Big gaps in parental leave

Winnipeg Free Press - SundayXtra - - CANADA / WORLD -

Lib­eral plan for a re­vamped parental leave pro­gram and whether the party’s prom­ise to ex­tend leave to 18 months will just ex­ac­er­bate the sit­u­a­tion.

Dur­ing the elec­tion, the Lib­er­als promised to al­low new par­ents to take up to 18 months of leave af­ter a child is born and give par­ents the op­tion of spread­ing 12 months of ben­e­fits into chunks over the ex­tended time pe­riod.

Labour Min­is­ter MaryAnn Mi­hy­chuk has also said she is in­ter­ested in cre­at­ing ded­i­cated leave for new fa­thers, sim­i­lar to what is in place in Que­bec, and will put the idea to Cana­di­ans in yet-to-be-launched con­sul­ta­tions.

The lead au­thor on the study said the gov­ern­ment has al­ready been warned its plan could leave out al­most half the chil­dren in the coun­try un­less it eases el­i­gi­bil­ity rules so more moth­ers, es­pe­cially low-in­come earn­ers, can qual­ify.

“You’re go­ing in a di­rec­tion of mak­ing your­self look good by do­ing some­thing for mid­dle-class par­ents, but you’re not ad­dress­ing what is the ac­tual prob­lem with parental leave,” said Lind­sey McKay, a post­doc­toral fel­low and ad­junct pro­fes­sor at Brock Uni­ver­sity’s school of so­ci­ol­ogy.

For now, the fed­eral parental leave pro­gram pays out ben­e­fits for up to 15 weeks for new moth­ers and al­lows moth­ers and fa­thers to split an ad­di­tional 35 weeks.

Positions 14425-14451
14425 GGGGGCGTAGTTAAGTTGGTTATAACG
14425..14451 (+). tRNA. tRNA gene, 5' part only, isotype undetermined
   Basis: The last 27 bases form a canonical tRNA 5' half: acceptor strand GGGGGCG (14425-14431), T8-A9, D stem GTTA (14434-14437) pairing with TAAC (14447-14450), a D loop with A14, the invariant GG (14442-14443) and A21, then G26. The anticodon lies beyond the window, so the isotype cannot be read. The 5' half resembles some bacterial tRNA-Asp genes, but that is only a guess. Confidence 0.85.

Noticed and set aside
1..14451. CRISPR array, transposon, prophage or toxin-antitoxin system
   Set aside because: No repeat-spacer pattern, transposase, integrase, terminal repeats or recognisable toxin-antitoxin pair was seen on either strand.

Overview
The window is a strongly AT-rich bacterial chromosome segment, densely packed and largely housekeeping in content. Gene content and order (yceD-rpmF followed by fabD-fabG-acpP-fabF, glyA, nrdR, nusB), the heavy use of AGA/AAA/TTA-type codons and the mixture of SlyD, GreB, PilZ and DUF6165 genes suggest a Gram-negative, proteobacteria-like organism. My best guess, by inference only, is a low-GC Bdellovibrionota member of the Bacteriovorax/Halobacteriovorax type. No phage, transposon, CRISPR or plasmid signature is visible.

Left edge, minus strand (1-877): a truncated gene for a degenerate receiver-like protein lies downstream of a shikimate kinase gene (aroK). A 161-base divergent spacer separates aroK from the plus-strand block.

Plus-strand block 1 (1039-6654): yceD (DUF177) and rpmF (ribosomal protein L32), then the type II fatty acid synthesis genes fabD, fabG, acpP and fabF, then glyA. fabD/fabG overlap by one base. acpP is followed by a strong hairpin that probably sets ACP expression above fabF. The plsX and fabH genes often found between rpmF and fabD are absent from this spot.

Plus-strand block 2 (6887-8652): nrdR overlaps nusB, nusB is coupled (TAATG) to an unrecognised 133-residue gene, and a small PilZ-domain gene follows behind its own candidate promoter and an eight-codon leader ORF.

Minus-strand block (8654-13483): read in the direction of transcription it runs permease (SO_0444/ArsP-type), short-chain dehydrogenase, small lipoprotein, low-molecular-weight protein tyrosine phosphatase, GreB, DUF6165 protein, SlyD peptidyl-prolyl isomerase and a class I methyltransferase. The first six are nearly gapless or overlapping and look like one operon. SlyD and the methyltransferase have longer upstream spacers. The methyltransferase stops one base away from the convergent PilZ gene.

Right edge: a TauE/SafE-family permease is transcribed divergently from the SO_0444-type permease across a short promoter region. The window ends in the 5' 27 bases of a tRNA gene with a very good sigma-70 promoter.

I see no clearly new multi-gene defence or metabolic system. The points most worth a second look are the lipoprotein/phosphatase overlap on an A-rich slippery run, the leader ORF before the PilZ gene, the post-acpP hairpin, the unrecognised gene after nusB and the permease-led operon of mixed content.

The fed­eral pro­gram re­quires par­ents to have worked at least 600 hours in the year be­fore they go on leave, un­like in Que­bec where the thresh­old is $2,000 of earn­ings. That dif­fer­ence has meant Que­bec over time has seen an in­crease in the num­ber of low-in­come women qual­i­fy­ing for the ben­e­fit — boost­ing na­tional num­bers to give a rosier pic­ture of parental leave in Canada.

The 600-hour re­quire­ment in the rest of Canada has had the op­po­site ef­fect as fewer women over time have qual­i­fied for leave. The per­cent­age of women not qual­i­fy­ing has gone up since the mid-1990s when the hours re­quired stood at 300. Even though in some cases they have con­trib­uted to em­ploy­ment in­sur­ance for years, they may not have enough hours to qual­ify be­cause they work part time or are stu­dents.

Chang­ing those re­quire­ments to be in line with Que­bec’s stan­dard would al­low more moth­ers to stay at home dur­ing the first year of their child’s life, McKay said.

“The chil­dren are kind of pe­nal­ized for the em­ploy­ment sit­u­a­tion of the par­ent at the time of their birth,” said McKay, who her­self didn’t qual­ify for the ben­e­fit four years ago af­ter giv­ing birth to twins be­cause she was a stu­dent.

“What it means is that we have a vast ma­jor­ity of peo­ple con­tribut­ing to the pro­gram, but the peo­ple who are ben­e­fit­ing are those who are in higher-in­come house­holds.”

FOTOLIA

A study find­ing short­com­ings in parental leave in Canada raises ques­tions about Ot­tawa’s abil­ity to en­hance the pro­gram.

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